Video: the real estate game-changer
If you had to select one tool for 2010 that would give you an edge over 99 percent of your competitors, what would that be?
When I wrote "Waging War on Real Estate's Discounters," the main goal of the book was to help agents craft a "unique selling proposition" (USP) that distinguishes their services from their competitors and thereby earn a full commission. To achieve this goal, agents must be able to demonstrate how their USP helps sellers achieve maximum exposure to the marketplace that results in the seller obtaining the highest possible price in the shortest amount of time.
While there are plenty of ways to create a USP, some startling new statistics indicate there is a tremendous opportunity in a surprisingly obvious place: video. According to the National Association of Realtors (NAR), only 1 percent of the agents are using video to market their listings, yet 73 percent of all sellers would list with an agent who uses video to market their property.
In other words, using video as part of your USP gives you an edge over 99 percent of your competition. If you want to convert more listings into signed business in 2010, video is one tool that shouldn't be overlooked.
After Google, YouTube is the most-used search engine in the world. Also, Google's algorithm appears to rank videos higher than podcasts, blogs or static Web sites. In other words, using video helps you increase your search-engine ranking. Google also has new software that translates the voice track on video into searchable text.
This means Google can search what you say on your videos. Consequently, it's important that on the voice track you say the address, the city, the state and the ZIP code where the property is located.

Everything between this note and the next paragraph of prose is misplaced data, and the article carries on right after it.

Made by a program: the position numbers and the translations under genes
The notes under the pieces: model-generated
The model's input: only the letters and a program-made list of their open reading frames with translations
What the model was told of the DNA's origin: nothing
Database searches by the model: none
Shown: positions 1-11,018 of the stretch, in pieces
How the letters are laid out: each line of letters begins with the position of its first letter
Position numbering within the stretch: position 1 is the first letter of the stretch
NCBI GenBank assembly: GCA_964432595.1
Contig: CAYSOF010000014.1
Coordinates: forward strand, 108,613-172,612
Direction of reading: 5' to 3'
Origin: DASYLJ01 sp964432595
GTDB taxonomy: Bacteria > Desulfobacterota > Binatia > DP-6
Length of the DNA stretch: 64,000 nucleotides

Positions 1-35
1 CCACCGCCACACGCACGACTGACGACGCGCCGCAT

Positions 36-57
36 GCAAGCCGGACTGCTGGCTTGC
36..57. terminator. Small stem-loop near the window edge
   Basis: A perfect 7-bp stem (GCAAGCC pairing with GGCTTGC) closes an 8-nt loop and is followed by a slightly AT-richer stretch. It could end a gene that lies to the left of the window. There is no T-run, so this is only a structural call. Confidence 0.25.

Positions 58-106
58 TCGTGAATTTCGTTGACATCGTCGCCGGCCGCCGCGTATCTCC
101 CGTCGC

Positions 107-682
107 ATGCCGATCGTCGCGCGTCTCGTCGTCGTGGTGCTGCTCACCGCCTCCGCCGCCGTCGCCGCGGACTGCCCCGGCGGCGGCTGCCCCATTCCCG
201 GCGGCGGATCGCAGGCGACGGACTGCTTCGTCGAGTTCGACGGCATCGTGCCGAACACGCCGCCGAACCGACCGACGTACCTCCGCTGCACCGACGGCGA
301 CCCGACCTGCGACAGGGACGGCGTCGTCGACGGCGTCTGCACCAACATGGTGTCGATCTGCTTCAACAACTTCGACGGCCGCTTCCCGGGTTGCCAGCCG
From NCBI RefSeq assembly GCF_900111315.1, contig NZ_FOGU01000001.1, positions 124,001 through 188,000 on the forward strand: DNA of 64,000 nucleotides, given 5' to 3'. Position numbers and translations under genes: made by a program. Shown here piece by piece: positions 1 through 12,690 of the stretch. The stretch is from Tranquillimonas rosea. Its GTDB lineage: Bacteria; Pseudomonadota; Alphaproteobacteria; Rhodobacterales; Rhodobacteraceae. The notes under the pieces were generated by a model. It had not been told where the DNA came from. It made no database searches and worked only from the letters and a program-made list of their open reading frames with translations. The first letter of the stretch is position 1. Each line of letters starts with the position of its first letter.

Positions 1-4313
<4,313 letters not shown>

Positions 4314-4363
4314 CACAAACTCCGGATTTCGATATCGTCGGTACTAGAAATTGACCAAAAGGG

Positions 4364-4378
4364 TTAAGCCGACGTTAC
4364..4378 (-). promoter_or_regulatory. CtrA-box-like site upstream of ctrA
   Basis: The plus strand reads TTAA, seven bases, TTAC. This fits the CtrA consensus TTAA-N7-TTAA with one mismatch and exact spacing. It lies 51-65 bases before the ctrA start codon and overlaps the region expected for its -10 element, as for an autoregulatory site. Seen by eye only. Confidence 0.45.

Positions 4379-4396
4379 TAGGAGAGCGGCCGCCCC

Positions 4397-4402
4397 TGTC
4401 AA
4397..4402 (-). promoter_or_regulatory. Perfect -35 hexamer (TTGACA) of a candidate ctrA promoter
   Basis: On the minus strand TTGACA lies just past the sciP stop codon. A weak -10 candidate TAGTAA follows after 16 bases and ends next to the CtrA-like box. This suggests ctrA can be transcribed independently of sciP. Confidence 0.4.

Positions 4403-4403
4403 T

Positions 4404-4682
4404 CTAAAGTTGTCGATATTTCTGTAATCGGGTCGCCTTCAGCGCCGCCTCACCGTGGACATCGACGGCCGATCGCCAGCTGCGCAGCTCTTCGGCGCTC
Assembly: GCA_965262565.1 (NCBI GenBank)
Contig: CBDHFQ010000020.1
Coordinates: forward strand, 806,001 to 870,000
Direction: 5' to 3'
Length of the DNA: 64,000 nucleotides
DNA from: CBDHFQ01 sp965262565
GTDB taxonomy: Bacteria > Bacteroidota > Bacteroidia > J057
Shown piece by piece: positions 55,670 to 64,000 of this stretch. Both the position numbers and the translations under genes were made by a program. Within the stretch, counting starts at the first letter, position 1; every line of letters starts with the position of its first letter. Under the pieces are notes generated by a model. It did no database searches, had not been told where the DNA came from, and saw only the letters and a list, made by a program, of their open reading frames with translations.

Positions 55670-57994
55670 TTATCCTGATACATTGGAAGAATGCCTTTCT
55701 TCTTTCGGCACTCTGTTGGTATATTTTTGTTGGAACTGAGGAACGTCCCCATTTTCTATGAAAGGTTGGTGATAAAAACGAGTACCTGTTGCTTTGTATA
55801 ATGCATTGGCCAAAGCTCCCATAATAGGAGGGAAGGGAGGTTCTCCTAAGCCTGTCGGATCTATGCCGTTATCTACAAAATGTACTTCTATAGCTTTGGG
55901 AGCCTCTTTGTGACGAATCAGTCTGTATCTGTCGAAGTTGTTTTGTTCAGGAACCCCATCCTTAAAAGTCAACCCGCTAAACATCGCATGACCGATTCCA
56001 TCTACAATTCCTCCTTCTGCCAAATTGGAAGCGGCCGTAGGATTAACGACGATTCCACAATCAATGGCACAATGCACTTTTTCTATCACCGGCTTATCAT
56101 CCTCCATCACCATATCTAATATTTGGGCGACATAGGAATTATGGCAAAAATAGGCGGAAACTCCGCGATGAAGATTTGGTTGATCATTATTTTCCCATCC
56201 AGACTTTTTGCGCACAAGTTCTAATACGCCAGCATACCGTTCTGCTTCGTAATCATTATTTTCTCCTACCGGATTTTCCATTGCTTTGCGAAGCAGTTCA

At NAR's annual conference and expo last month, Jerry Rossi's session, "The Hook of E-Motion," was packed with useful tips about how to implement video in your business. Some highlights:
1. Emotion, not features, sell houses
The best way to tap into emotional buying is to use video. To engage potential buyers in your video, Rossi suggests using the "look, hook and then cook" model.
For example, if you are marketing a beach property, make a video called "Escape to the Beach." Your video should be 60 to 90 seconds in length. Instead of walking through the house saying, "This is the kitchen, this is the living room, this is the view," create an image that grabs their attention.
Rossi suggested taking a picture of your feet in flip-flops propped up on a beach chair overlooking at the waves lapping at the shore. Jiggle the ice in your drink and say, "Ahhh — home at last."
If you have a horrible house where the yard is a mess, you could use the same approach, except this time use work shoes rather than flip-flops. The suggested caption: "Not doing yard work is highly overrated."
If you have a horse property, don't just tell the listener about the corrals and stables. Instead, hop on a horse, take your video cam with you, and show the viewer the property as you ride. The point here is to give people an experience that captures their attention and is fun — that's how you tap into the emotion that causes people to buy.
2. Highly polished videos turn people off
Because we are constantly bombarded with ads, most people have become adept at tuning them out. Our response to professionally produced videos is: "Oh, that's an ad, time to tune out." YouTube viewers like "roughed up" or unedited videos. These are more likely to produce a favorable emotional response than highly produced, professional videos.